Corrected on Nov. 8, 2019. See story for details.
Democratic presidential candidate Elizabeth Warren has supported focusing U.S. deportation efforts on criminals and national security threats rather than all immigrants in the country illegally.
At a rally Friday in Raleigh, Warren went farther, saying she would be open to a moratorium on deportations.
“I am open to suspending deportations particularly as a way to push Congress for comprehensive immigration reform,” Warren said. She said she believes “that when ICE comes into our communities, takes our neighbors, our friends, our family members, that they do not make this country safer.”
Immigration and Customs Enforcement and U.S. Customs and Border Protection should be focused on “real threats” from terrorism, contraband, and the shipping of deadly narcotic drugs like fentanyl, Warren said.
“Tearing families apart is not that,” Warren said.
Warren spoke to about 100 people at Umstead Park United Church of Christ in Raleigh, during a forum focused on the Massachusetts senator’s stances on political topics relevant to the Latino electorate.
Her comments about deportation came in response to an audience question by Rafaela Solano, 38, a mother of five who told the senator in tears that her husband is being detained at the Stewart Detention Center in Georgia with a threat of deportation to Mexico after serving a year-long jail sentence for a drug-related offense. Solano asked if Warren would support a deportation moratorium.
Warren did not specify if such a suspension would apply to immigrants with criminal records.
Warren also didn’t go as far as rival Bernie Sanders, who said Thursday that he would put a moratorium in place on deportations and end ICE raids on his first day in office. Sanders, a Vermont senator, says the moratorium would be in place until a review of immigration practices can be done.
Republican Sen. Thom Tillis tweeted in response to a video of Warren’s statement that her “radical, liberal agenda would be a disaster for North Carolina and the country,” calling it a “dangerous” proposal.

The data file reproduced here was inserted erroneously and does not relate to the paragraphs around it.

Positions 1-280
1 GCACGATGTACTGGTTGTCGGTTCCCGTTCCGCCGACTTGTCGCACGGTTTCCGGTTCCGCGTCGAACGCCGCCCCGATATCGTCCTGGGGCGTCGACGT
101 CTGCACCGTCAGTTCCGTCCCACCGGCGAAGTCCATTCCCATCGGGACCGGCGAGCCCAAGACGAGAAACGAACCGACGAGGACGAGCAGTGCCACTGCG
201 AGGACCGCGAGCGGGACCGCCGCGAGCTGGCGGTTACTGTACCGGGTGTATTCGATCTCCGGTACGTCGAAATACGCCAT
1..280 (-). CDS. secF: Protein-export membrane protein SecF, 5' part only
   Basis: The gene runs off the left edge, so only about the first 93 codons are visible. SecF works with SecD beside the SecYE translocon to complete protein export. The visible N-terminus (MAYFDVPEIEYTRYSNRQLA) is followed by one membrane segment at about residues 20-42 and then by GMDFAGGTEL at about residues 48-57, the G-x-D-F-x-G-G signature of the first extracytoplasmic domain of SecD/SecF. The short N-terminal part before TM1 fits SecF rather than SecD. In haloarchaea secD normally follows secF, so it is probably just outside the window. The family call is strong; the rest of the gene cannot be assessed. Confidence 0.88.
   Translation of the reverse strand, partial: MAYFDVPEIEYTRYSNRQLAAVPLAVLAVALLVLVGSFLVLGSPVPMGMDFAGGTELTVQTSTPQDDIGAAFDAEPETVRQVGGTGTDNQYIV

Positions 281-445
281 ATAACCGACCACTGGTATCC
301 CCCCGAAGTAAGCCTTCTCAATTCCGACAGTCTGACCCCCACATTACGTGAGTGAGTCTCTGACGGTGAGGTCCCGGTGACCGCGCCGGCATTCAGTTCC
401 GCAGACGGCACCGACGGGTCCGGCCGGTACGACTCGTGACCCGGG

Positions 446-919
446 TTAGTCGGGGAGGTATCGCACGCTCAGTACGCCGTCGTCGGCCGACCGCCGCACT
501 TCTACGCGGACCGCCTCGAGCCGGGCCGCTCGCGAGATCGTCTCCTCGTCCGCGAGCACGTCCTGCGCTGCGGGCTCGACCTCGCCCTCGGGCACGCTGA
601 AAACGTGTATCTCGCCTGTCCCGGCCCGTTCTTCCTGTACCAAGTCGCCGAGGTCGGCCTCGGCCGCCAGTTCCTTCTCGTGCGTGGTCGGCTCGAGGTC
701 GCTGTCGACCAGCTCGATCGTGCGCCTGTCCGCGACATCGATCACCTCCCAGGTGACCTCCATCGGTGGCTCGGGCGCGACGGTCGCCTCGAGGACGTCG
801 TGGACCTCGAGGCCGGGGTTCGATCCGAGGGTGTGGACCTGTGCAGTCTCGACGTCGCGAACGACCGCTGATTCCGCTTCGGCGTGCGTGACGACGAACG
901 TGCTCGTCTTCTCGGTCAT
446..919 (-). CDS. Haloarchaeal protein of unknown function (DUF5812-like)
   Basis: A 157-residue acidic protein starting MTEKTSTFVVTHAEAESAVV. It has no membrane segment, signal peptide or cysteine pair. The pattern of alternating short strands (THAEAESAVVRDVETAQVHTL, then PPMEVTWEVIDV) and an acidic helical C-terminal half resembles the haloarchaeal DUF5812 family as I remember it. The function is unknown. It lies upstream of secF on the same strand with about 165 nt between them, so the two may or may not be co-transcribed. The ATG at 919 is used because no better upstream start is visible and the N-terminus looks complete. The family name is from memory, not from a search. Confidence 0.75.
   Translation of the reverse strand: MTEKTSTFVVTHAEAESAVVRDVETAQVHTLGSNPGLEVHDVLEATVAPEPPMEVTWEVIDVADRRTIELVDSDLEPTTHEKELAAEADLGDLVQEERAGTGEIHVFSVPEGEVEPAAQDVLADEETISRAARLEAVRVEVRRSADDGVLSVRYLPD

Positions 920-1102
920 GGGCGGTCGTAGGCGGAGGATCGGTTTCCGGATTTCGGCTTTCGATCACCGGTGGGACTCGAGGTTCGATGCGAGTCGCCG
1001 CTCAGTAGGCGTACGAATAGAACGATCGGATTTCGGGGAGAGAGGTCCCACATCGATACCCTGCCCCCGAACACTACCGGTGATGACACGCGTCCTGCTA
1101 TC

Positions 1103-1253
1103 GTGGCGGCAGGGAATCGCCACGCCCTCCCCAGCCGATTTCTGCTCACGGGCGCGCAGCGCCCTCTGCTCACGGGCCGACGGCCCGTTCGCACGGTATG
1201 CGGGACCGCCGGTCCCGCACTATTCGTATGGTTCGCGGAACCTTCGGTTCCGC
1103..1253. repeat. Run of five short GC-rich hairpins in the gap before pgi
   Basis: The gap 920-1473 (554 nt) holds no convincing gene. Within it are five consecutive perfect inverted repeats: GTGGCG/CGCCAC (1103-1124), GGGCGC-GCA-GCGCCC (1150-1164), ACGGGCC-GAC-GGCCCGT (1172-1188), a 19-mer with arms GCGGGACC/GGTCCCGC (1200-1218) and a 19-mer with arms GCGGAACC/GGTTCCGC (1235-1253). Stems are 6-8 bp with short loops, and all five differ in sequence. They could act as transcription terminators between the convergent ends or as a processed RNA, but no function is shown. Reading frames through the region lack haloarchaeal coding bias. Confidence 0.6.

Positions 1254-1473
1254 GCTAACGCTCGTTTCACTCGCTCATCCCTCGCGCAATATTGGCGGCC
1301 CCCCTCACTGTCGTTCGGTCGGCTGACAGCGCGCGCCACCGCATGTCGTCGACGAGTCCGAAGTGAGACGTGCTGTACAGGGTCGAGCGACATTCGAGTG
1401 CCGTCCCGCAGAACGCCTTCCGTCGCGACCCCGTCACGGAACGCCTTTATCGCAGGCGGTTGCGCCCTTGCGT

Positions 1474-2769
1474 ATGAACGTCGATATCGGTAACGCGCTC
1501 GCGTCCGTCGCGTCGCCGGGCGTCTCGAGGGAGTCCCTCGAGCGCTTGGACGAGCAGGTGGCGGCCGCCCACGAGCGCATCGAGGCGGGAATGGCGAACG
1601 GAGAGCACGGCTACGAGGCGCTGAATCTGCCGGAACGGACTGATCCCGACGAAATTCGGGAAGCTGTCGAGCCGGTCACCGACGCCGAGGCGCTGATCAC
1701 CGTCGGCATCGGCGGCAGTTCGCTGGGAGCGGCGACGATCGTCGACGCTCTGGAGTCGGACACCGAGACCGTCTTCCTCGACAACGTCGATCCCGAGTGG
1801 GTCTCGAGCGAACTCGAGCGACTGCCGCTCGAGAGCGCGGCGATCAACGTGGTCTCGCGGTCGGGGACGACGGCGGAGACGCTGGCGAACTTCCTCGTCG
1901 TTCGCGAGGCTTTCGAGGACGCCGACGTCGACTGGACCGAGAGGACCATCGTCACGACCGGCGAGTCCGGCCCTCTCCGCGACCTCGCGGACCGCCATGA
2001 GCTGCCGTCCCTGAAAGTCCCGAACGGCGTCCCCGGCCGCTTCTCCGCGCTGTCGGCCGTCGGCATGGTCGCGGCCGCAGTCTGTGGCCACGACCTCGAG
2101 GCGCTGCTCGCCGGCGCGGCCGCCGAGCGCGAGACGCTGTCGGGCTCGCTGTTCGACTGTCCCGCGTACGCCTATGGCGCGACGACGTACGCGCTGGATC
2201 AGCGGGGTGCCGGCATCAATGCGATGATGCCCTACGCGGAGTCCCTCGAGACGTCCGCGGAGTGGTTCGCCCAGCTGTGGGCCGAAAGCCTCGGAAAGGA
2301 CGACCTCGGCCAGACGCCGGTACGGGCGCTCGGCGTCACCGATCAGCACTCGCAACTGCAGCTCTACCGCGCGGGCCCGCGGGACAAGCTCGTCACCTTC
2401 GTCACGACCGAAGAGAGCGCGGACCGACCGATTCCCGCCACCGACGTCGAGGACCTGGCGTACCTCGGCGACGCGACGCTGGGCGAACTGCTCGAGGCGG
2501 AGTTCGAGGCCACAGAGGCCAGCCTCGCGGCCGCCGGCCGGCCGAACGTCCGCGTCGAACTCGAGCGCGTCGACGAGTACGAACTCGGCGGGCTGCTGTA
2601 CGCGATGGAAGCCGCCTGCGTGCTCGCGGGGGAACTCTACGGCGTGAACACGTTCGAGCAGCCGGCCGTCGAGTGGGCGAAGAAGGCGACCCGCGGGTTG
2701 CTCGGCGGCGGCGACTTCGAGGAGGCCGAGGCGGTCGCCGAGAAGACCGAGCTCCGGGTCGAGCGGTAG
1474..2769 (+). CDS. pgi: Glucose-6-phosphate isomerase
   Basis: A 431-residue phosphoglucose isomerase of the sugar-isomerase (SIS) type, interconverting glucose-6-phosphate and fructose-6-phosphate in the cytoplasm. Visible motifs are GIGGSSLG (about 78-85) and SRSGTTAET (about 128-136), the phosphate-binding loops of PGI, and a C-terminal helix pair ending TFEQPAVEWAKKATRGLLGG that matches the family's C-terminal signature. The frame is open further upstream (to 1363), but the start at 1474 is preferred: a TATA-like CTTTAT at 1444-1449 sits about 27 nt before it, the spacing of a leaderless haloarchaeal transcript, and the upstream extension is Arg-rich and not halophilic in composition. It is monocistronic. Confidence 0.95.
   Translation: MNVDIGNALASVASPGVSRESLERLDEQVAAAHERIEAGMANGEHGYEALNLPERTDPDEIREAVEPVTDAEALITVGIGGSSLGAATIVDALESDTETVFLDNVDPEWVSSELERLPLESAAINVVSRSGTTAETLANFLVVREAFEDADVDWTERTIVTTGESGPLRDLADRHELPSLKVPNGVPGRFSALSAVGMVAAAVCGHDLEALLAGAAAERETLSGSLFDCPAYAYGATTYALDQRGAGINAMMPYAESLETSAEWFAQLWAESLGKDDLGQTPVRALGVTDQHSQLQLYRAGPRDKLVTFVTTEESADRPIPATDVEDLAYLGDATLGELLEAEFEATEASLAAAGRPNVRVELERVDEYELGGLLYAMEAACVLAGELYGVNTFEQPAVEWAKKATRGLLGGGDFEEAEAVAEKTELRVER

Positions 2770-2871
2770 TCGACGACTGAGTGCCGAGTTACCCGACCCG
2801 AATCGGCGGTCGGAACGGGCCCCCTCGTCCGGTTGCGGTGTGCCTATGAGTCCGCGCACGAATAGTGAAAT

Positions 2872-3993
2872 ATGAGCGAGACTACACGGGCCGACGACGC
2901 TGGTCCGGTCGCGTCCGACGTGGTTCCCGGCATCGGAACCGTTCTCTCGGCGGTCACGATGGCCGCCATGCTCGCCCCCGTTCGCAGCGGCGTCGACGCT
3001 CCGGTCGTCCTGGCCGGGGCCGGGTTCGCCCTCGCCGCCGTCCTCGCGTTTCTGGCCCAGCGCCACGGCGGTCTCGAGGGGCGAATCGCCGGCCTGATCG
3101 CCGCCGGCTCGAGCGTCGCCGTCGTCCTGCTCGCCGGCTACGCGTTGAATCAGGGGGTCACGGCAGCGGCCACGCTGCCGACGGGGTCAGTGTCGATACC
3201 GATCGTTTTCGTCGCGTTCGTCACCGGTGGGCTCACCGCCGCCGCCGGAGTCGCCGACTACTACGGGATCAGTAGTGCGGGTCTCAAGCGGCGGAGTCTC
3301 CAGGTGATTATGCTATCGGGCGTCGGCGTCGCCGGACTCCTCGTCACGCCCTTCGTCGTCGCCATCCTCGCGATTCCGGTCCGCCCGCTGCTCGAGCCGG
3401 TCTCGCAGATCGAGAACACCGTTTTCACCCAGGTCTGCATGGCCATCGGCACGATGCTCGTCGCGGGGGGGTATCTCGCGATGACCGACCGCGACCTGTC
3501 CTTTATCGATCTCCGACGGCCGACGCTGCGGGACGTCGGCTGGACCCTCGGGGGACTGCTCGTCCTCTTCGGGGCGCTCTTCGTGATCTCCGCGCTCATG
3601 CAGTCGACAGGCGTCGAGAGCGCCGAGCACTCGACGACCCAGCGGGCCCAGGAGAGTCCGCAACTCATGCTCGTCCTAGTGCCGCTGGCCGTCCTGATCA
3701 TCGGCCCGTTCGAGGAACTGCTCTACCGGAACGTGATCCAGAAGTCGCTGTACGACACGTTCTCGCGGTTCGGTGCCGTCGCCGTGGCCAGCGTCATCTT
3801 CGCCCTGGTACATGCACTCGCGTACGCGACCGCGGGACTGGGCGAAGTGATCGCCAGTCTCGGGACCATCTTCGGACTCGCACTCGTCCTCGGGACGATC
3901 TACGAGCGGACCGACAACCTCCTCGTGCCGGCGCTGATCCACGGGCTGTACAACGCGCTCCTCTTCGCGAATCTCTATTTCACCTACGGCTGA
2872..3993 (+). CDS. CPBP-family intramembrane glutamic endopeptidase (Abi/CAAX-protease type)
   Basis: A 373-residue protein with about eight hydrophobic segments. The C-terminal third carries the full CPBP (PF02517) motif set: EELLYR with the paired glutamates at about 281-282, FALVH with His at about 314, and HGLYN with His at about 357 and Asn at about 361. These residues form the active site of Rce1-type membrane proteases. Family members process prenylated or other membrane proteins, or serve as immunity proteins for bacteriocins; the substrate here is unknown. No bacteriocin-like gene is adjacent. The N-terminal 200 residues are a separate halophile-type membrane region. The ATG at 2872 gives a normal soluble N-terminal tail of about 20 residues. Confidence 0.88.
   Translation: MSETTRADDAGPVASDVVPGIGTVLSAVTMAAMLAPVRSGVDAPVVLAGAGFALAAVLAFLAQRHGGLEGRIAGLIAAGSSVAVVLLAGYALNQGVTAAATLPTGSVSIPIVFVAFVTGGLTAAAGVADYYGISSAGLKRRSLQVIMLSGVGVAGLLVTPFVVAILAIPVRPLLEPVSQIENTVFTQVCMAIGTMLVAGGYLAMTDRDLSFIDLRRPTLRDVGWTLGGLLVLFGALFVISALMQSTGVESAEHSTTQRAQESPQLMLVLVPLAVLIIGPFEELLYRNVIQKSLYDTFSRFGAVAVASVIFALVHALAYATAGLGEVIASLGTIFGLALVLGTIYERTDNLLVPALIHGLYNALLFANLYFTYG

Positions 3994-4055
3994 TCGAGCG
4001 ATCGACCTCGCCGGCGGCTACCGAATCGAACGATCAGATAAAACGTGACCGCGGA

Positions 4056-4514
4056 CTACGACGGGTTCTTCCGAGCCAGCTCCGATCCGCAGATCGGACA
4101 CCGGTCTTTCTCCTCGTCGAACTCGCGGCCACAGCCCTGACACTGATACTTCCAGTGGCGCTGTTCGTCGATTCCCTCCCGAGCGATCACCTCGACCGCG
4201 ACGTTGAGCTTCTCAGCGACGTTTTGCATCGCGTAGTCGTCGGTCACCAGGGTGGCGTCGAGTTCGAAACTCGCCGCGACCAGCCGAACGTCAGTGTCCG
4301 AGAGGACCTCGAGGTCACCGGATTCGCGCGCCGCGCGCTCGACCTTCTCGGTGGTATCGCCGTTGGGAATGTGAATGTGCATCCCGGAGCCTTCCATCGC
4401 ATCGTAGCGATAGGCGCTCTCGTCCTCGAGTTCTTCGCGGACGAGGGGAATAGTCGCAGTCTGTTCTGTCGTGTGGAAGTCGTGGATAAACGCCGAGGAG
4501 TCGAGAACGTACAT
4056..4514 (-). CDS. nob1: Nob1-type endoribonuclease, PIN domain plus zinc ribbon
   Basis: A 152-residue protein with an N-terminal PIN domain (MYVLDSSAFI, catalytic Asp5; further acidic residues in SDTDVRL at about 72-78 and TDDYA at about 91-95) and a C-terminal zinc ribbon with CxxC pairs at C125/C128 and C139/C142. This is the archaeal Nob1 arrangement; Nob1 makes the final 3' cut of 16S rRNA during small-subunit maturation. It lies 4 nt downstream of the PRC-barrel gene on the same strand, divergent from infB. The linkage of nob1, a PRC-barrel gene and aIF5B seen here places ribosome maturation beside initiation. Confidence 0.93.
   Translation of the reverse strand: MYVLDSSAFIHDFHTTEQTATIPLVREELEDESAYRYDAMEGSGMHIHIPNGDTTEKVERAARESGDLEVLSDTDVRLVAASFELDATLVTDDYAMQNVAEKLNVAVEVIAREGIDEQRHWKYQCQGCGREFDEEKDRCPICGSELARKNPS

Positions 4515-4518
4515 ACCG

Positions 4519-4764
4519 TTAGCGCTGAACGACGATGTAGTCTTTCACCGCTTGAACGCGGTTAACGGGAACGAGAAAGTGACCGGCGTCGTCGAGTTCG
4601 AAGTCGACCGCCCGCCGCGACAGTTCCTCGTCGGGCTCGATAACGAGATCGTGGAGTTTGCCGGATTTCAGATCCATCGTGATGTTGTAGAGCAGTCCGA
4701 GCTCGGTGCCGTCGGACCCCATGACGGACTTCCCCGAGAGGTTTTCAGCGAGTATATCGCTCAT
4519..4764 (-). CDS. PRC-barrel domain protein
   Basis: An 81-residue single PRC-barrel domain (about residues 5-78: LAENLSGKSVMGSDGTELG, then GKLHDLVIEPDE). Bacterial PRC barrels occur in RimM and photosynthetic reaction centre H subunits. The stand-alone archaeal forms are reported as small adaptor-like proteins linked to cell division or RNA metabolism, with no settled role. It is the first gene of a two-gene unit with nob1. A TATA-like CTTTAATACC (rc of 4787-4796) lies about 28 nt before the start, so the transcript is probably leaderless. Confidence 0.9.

The comments also drew an emailed statement from President Donald Trump’s re-election campaign saying, “Warren is proposing regressive socialist plans that would dismantle our economic gains and hurt Latino families in North Carolina and across the country.”
Addressing Puerto Rico, health care
The group gathered was smaller than the crowd of more than 3,500 who attended a Thursday evening rally for Warren at Broughton High School.
The national Latino civic engagement organization Mijente organized the event as part of a series of conversations with presidential candidates titled “El Chisme 2020” (roughly “The Gossip 2020” in Spanish) to ask them about immigration and other topics relevant to Latinos, whom Mijente leaders said are “invisible” on the main debate stage.
The event was simultaneously translated into Spanish and was organized in collaboration with local Latino immigrant advocacy group Siembra NC, which played a role in bringing audience members — and entertainment, in the form of a regional Mexican dance group from Greensboro performing before Warren took the stage.
Mijente campaign director Priscilla González led the event and questioned Warren, including about the candidate’s support for democracy and economic support for Latin American countries, specifically Chile and those in Central America.
González asked why she had voted in 2016 against PROMESA, the Puerto Rico Oversight, Management, and Economic Stability Act, which established an oversight board to assist the struggling island in its government debt crisis.
She said the law didn’t alleviate the island’s economic problems, and criticized it for putting an unelected board in charge.
And Warren said of supporting legislation to cancel Puerto Rico’s $74 billion debt: “I’m 100% there.”
Warren supported providing all immigrants in the country, whether or not they have legal authorization to be here, with health care as part of her Medicare for All plan. She said it is part of her overall immigration reform plans that would allow for economic growth by letting immigrants become citizens and join the workforce.
Warren joins rival candidate Bernie Sanders in including these immigrants in a broad single-payer health-care policy.
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